|Publication number||US6598002 B1|
|Application number||US 09/424,251|
|Publication date||Jul 22, 2003|
|Filing date||May 29, 1999|
|Priority date||May 30, 1997|
|Also published as||CA2291657A1, CA2291657C, DE69806758D1, DE69806758T2, EP0985155A1, EP0985155B1, WO1998054587A1|
|Publication number||09424251, 424251, PCT/1998/1092, PCT/FR/1998/001092, PCT/FR/1998/01092, PCT/FR/98/001092, PCT/FR/98/01092, PCT/FR1998/001092, PCT/FR1998/01092, PCT/FR1998001092, PCT/FR199801092, PCT/FR98/001092, PCT/FR98/01092, PCT/FR98001092, PCT/FR9801092, US 6598002 B1, US 6598002B1, US-B1-6598002, US6598002 B1, US6598002B1|
|Original Assignee||Sextant Avionique|
|Export Citation||BiBTeX, EndNote, RefMan|
|Patent Citations (7), Referenced by (9), Classifications (12), Legal Events (4)|
|External Links: USPTO, USPTO Assignment, Espacenet|
1. Field of the Invention
The present invention relates to a process and a device for testing electronic equipments, more especially intended to be used in the field of avionics for testing the modules of an aircraft, these modules being driven by at least one computer.
2. Discussion of the Background
in the production phase, the electronic equipments of aircraft must successfully pass, contractually, acceptance tests before they can be placed on the market. These tests are known by the initials ATP standing for “Acceptance Test Procedure”.
In the exploitation phase, the electronic equipments must also undergo tests, when a defect is detected, so as to identify the fault and locate the component or components responsible. These electronic equipments having a relatively long lifetime, of the order of twenty years, they are also required to pass validation tests so as to verify that they still meet the regulations in force. These regulations change as a function of technological advances.
In the design phase, the constructor is required to perform tests so as to verify that the equipment under construction does indeed possess the expected functionalities and that the electronic equipment interacting with others meets the specifications properly.
In the design and production phase the tests take place at the constructor's premises and in the exploitation phase they may take place at the constructor's premises if the electronic equipment is removed from the aircraft and returned or in approved test stations possessed by the main airline companies.
These various tests are steps which are absolutely necessary in a field where a very high level of safety is required.
In the course of its life, an electronic equipment will undergo several tests with the aid of different test devices, according to which phase it is in, without there being any link between the various test devices and between the results of past tests and of the test in progress.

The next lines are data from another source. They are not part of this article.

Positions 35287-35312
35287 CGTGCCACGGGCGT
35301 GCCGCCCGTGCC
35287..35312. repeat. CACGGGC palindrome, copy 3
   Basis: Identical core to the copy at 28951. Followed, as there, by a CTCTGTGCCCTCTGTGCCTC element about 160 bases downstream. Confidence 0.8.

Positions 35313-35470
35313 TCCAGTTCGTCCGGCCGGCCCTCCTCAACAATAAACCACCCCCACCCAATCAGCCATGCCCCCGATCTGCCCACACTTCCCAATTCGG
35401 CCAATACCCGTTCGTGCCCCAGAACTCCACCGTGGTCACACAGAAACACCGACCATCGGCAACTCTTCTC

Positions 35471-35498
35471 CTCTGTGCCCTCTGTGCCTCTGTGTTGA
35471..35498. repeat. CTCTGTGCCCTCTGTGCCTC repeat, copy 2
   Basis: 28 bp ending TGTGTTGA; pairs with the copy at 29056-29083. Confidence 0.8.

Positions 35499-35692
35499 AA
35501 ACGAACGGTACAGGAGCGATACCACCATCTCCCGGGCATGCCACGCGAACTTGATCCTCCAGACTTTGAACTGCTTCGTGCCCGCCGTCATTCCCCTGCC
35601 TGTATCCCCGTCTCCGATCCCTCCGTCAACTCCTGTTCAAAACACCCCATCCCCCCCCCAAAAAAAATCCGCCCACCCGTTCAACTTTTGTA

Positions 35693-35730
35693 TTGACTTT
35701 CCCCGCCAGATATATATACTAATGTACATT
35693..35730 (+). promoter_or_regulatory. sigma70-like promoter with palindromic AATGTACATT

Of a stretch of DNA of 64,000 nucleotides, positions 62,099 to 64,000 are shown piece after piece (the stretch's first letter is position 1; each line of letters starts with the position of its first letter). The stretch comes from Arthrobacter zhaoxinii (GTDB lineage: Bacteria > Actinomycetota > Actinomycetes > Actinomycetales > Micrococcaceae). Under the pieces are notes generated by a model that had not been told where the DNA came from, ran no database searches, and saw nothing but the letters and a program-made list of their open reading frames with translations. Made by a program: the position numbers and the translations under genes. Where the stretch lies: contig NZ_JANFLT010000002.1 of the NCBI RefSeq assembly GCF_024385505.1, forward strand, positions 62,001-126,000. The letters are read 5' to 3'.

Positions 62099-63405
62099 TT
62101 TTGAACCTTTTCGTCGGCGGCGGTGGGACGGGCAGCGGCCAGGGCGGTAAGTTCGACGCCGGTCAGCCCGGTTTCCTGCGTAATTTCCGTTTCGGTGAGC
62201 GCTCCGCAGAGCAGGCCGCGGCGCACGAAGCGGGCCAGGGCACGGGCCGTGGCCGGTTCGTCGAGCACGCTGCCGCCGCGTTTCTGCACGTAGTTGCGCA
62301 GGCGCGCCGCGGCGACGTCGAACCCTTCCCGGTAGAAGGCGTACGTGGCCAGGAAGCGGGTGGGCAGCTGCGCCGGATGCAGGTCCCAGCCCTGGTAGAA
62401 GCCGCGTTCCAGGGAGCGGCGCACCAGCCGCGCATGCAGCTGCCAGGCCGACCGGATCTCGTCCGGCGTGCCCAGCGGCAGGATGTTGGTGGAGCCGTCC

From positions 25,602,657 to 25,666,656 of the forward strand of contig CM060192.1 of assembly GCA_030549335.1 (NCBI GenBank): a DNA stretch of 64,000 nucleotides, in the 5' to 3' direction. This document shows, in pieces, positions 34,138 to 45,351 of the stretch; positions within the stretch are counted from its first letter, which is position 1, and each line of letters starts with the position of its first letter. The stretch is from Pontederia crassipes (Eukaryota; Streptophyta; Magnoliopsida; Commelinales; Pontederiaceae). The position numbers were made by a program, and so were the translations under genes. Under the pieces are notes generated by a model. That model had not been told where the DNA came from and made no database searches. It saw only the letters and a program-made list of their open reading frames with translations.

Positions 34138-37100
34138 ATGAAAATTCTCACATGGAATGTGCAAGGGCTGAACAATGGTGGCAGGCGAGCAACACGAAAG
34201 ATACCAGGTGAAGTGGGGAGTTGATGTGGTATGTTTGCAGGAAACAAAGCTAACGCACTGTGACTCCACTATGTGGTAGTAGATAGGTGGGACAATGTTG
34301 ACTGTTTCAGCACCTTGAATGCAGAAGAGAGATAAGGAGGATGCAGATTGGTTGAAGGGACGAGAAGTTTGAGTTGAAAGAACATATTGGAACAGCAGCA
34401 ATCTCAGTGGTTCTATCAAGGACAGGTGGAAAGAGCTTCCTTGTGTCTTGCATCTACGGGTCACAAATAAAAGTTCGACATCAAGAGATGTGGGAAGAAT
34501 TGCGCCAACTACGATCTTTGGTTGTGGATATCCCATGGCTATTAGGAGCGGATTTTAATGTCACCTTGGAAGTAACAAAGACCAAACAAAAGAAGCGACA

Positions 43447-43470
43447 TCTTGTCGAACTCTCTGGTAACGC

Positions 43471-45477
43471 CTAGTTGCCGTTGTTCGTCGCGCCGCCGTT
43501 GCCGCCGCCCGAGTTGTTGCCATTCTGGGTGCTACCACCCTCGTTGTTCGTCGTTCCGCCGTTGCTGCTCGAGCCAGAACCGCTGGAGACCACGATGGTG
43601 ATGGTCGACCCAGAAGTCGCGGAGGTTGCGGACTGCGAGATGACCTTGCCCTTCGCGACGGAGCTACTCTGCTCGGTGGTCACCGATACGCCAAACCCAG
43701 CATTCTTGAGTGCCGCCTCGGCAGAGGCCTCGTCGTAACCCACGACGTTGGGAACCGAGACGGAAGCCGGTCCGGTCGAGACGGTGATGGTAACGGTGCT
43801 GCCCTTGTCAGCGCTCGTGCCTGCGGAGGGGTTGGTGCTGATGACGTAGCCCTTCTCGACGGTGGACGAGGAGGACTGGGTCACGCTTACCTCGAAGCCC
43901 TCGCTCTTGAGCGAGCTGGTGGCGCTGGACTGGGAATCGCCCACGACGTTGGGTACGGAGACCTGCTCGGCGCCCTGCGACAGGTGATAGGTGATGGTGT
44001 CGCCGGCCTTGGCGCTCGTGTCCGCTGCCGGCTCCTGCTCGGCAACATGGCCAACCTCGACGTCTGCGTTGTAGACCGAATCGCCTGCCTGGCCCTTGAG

Likewise, a particular test device will be used to independently test several similar equipments which are in the same phase of their existence. For each equipment, the results of the test are saved, but there is no interactivity between the results of the tests undergone by several similar electronic equipments.
A conventional test device includes an interpreter linked to a test bed itself linked to the electronic equipment. The test device receives, in machine language, a list of commands or test specifications. The test device, on the basis of these commands, drives the test bed which applies stimuli to the electronic components of the equipment and performs measurements. An operator checks whether these measurements correspond to the anticipated result. Multimeter oscilloscopes or other measuring apparatuses are available to the operator.
In the event of a defect, several series of complementary tests are available to attempt to detect the origin of the defect.
The list of machine language commands is compiled by a coder operator on the basis of a list of commands in a more elaborate language familiar to the technician requesting the test. The technicians have their own discipline-specific languages.
The risks of introducing errors, especially of syntax, into the test programs while they are being written in elaborate language and/or while they are being coded are not negligible and the time for setting up a test is often very long by virtue of the numerous corrections, flaws being detected only when the whole test has been run.
In the field of avionics, the activity of testing is an activity which is absolutely necessary but it is very expensive since several types of test devices coexist, since human intervention is an important factor, and since in the event of a defect, numerous investigations are generally undertaken before the cause thereof can be detected.